Congress Urged to Invest in Blue-Collar STEM Jobs - Higher Education
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Congress Urged to Invest in Blue-Collar STEM Jobs

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WASHINGTON —Automation and other technological advancements threaten to put good-paying jobs further out of reach for marginalized groups unless more investments are made in preparing students for “Blue-Collar STEM” jobs, panelists convened Tuesday on Capitol Hill said.

Conversely, employers will need a more diverse pipeline of STEM talent in order compete, said panelist Dr. Victor McCrary, vice president for research and economic development at Morgan State University.

“This workforce is vital to the well-being of our society and the economic competitiveness of our nation,” McCrary said. “Businesses large and small across the U.S. — from Baltimore to the bayous of Louisiana — need adaptable, STEM-capable workers at every level of education and from all demographic groups in order to compete.”

Dr. Victor McCrary

McCrary said 12 percent of all jobs require skilled technical workers — a figure he said represents a total of more than 16 million jobs.

“One of the challenges for workers in this new order is this job market is fast-moving and dynamic,” McCrary said “Workers can no longer expect to have the same job and do the same task year in and year out.”

He also noted that while 11.5 of the 11.6 million jobs created between 2010 and 2016 went to workers with at least some college education, the cost of a four-year degree continues to “grow by leaps and bounds, putting it out of reach for many Americans.”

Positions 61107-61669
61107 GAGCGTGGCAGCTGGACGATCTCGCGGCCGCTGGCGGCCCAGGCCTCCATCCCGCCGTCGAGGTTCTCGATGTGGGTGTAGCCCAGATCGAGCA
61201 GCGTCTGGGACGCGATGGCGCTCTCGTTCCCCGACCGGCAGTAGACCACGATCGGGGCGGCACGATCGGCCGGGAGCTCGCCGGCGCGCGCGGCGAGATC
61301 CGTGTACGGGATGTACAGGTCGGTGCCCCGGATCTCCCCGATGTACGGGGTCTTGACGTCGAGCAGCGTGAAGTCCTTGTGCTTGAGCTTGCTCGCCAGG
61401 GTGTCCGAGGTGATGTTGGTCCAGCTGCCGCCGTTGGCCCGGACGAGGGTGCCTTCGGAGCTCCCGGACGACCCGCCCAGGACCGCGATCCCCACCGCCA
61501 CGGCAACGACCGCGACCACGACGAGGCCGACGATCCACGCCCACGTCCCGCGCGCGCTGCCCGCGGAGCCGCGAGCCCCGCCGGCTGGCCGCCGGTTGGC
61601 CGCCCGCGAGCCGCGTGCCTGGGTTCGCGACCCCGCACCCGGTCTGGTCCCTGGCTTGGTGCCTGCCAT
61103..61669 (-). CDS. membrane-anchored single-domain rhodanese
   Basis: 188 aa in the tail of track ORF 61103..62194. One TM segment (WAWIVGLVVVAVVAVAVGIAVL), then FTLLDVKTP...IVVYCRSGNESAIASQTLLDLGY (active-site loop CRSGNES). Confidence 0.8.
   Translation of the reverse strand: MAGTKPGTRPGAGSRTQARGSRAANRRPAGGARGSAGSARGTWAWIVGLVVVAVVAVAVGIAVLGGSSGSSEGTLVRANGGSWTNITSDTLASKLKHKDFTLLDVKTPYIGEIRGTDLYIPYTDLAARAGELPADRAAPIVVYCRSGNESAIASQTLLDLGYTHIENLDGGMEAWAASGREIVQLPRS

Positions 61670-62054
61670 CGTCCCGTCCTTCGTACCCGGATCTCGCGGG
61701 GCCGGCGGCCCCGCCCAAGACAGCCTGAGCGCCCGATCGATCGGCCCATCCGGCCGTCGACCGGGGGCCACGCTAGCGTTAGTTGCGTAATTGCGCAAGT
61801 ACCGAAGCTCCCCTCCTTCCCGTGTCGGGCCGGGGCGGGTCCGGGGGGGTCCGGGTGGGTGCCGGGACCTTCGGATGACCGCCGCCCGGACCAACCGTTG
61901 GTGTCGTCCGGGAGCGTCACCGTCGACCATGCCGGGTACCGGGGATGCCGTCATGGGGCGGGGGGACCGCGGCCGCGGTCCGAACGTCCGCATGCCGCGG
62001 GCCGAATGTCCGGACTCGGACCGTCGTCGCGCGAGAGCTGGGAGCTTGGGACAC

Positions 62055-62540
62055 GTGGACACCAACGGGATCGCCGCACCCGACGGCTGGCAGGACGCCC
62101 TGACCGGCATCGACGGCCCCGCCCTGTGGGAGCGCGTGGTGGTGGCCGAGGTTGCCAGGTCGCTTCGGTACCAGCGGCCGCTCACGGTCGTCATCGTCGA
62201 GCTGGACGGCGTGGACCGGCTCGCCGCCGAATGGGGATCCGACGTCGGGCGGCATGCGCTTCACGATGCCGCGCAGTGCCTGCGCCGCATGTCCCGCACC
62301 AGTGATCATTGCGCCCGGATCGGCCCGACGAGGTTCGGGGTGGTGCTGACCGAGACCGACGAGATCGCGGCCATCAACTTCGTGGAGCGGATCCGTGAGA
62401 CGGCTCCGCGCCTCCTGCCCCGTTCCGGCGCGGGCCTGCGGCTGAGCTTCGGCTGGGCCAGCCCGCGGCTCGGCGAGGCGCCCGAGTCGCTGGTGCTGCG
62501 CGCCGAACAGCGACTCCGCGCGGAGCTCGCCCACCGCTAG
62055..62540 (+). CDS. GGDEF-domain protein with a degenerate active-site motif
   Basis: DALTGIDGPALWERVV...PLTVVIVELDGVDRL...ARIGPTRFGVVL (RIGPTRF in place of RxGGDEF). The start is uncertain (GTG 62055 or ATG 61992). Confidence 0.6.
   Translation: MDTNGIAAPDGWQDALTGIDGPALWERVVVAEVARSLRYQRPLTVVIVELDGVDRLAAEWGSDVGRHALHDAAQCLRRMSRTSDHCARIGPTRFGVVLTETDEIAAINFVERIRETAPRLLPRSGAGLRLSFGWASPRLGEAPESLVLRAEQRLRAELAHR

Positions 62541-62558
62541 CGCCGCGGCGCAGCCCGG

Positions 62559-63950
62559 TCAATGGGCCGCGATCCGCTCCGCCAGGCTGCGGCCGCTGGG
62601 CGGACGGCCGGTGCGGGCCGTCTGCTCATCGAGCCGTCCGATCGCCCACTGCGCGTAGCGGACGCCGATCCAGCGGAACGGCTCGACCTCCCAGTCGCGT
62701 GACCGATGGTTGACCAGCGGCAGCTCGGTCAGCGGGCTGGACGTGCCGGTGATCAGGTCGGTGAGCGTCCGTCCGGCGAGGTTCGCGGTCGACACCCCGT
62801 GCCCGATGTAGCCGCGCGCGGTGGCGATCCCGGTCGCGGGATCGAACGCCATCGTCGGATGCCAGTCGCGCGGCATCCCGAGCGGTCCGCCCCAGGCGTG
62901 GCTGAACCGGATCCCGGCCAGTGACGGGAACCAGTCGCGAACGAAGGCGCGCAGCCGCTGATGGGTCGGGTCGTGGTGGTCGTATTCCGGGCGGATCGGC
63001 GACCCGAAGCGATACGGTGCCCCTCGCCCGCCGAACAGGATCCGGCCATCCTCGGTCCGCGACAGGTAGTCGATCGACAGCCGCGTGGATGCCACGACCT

“Given this landscape, the value of focusing our attention on blue-collar STEM education and workforce development is critical,” McCrary said. “Educational efforts aimed at developing a skilled technical workforce helps to produce the kind of highly capable workers in demand both in the private and public sector, typically in areas such as health care, cybersecurity, research and defense.”

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McCrary defines blue-collar STEM as “the technical skills and infrastructure required for workers with less than a 4-year degree to contribute to and take full advantage of today’s economy.”

“These careers provide multiple pathways to the American dream,” McCrary said.

McCrary made his remarks Tuesday at a briefing on blue-collar STEM jobs hosted by the Congressional Black Caucus.

“We have a little crisis that people aren’t noticing about the future of work,” said U.S. Rep. Bobby Scott, D-Va., ranking member on the House Committee on Education and the Workforce. “A lot of people — because of technology and automation — are about to lose their jobs and don’t know it. And if we’re not prepared it will be a real crisis in America.”

Scott pointed to automation in the banking industry as evidence of “jobs just evaporating.”

“Now most people rarely go into a bank. The number of tellers have basically evaporated,” Scott said. “You’re doing direct deposit, you’re doing take a picture of your check, send it in. There are banks now with no branches, just all on the Internet.”